Ridelines Working With Cube Bikes for 2019

It’s been hard work building Ridelines up from one person’s lifestyle business just 8 years ago. Now, in 2019 it’s something everyone involved, past and present can be proud of. We’ve helped 1000’s of people develop their mountain bike skills over this time. We’ve also helped educate & train MTB leaders and coaches, helped disadvantaged and minority groups into cycling, consulted for businesses & events and basically had great fun. All whilst trying to keep a core staff of local instructors and coaches.

Last Year signified the pinnacle of Andy’s original dream when we were voted Scottish Mountain Bike Service Provider of the Year at the 2018 Scottish Mountain Bike Conference.

Shortly after, we decided it was time that to do something a little different, so we decided to look for a partner to work with in 2019. Not just a bike partner, but a company we could work with on developing Ridelines for our clients benefit. To help take some of the strain associated with running a small business and to lean on for support should we need it.

We needed to find a brand that we could work in tandem with to develop things we want to get better at as a company; like education, inclusion & technology whilst continuing to be on the forefront of delivering the very best core products that Ridelines is best known for. We didn’t take the search lightly!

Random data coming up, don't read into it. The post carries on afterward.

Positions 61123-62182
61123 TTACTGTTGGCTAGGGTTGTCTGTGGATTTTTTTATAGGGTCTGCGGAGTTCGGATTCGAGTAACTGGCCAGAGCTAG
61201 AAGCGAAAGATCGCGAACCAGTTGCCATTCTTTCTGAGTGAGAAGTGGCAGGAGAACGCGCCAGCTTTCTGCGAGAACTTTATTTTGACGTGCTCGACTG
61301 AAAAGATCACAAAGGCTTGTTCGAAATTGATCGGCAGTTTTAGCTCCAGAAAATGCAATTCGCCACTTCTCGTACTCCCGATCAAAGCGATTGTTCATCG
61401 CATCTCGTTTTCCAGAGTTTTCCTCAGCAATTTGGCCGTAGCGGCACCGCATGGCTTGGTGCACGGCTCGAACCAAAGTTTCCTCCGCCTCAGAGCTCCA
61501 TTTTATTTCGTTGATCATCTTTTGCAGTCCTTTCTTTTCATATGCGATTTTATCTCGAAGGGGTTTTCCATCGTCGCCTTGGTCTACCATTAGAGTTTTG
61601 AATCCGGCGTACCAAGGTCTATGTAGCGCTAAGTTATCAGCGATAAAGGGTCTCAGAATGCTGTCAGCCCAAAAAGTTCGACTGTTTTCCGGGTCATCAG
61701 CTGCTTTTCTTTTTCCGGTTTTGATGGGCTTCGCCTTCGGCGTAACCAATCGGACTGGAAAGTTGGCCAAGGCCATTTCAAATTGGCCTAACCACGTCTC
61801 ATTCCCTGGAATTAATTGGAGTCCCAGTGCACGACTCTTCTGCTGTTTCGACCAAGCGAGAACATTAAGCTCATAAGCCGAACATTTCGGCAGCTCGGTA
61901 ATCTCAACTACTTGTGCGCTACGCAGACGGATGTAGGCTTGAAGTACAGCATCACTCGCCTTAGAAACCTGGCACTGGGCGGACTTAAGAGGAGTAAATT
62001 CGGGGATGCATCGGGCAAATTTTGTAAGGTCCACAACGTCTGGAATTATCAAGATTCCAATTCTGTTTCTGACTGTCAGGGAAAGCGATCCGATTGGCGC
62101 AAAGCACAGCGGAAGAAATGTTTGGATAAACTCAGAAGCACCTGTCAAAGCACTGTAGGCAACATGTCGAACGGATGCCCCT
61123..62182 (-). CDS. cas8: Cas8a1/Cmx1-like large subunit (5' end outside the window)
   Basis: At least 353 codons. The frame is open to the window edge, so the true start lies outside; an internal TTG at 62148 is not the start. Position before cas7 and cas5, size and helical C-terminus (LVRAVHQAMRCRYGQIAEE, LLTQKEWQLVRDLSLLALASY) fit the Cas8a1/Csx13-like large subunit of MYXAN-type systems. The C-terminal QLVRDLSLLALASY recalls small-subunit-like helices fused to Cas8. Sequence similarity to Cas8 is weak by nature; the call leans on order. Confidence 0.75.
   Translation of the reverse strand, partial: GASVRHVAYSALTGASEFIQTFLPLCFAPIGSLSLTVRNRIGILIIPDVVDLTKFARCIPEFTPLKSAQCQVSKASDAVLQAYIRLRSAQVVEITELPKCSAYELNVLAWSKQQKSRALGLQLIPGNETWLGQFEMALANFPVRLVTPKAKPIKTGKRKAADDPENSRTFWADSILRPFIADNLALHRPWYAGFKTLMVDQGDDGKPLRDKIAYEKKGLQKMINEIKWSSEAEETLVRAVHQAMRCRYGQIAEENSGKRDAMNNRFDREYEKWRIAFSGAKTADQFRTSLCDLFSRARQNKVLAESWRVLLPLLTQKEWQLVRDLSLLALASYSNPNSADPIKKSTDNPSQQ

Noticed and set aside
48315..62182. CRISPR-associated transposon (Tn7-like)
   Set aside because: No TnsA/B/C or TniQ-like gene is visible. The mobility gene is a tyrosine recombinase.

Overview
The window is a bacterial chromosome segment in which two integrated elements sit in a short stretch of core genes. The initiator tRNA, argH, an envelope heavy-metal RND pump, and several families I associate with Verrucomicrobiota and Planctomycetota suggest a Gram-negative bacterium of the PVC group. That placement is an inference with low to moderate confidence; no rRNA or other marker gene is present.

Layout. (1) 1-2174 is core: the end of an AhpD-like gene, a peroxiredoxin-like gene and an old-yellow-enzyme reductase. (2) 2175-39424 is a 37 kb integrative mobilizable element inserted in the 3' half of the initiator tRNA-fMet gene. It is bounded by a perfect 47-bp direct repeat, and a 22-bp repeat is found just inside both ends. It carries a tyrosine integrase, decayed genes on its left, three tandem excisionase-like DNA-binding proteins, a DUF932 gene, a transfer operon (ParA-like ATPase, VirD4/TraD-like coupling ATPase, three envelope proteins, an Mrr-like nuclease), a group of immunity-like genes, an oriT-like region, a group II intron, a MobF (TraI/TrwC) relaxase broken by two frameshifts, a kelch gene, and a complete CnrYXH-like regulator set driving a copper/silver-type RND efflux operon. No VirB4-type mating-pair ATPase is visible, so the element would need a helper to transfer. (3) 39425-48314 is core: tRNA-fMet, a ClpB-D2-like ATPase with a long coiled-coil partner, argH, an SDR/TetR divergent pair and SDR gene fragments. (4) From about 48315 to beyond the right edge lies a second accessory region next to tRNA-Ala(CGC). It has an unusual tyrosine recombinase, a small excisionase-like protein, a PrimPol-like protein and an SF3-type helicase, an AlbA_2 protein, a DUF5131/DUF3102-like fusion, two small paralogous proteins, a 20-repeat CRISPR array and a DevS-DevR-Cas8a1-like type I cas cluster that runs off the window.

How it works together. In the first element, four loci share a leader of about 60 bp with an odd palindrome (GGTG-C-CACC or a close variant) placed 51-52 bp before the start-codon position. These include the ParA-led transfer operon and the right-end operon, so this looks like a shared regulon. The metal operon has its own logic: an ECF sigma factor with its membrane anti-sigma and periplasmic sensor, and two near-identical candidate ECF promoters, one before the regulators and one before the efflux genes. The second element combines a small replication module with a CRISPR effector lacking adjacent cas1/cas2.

Late last year we started talking to Cube bikes and we are thrilled to now officially announce that Ridelines and Cube will be working in partnership for 2019. Cube have been absolutely amazing throughout the process of building our final relationship. They are completely in-step with the aspirations we have for Ridelines and it’s customers. We feel we’ve found the very best partner.

You’ll see us around our usual haunts (and some new ones) riding Cube’s brand new Stereo 150 C:68 TM 29. As well as putting a select line of Cube ACS clothing and accessories through their paces too. If you’re curious about anything we’re riding or wearing, please stop us and ask. We’ll be glad to chat.

That’s all we’re going to say for now and we’ll update with more as we come to terms with this exciting opportunity and what it means for Ridelines. But suffice to say we’re super excited to be working with Cube this year. So stay tuned for the latest as it happens.

Again, a huge thanks must go out to everyone past and present that has supported Ridelines over the past 8 years. You are all part of the reason we can continue to live the dream!

#jaffajerseys #cubebikes #becube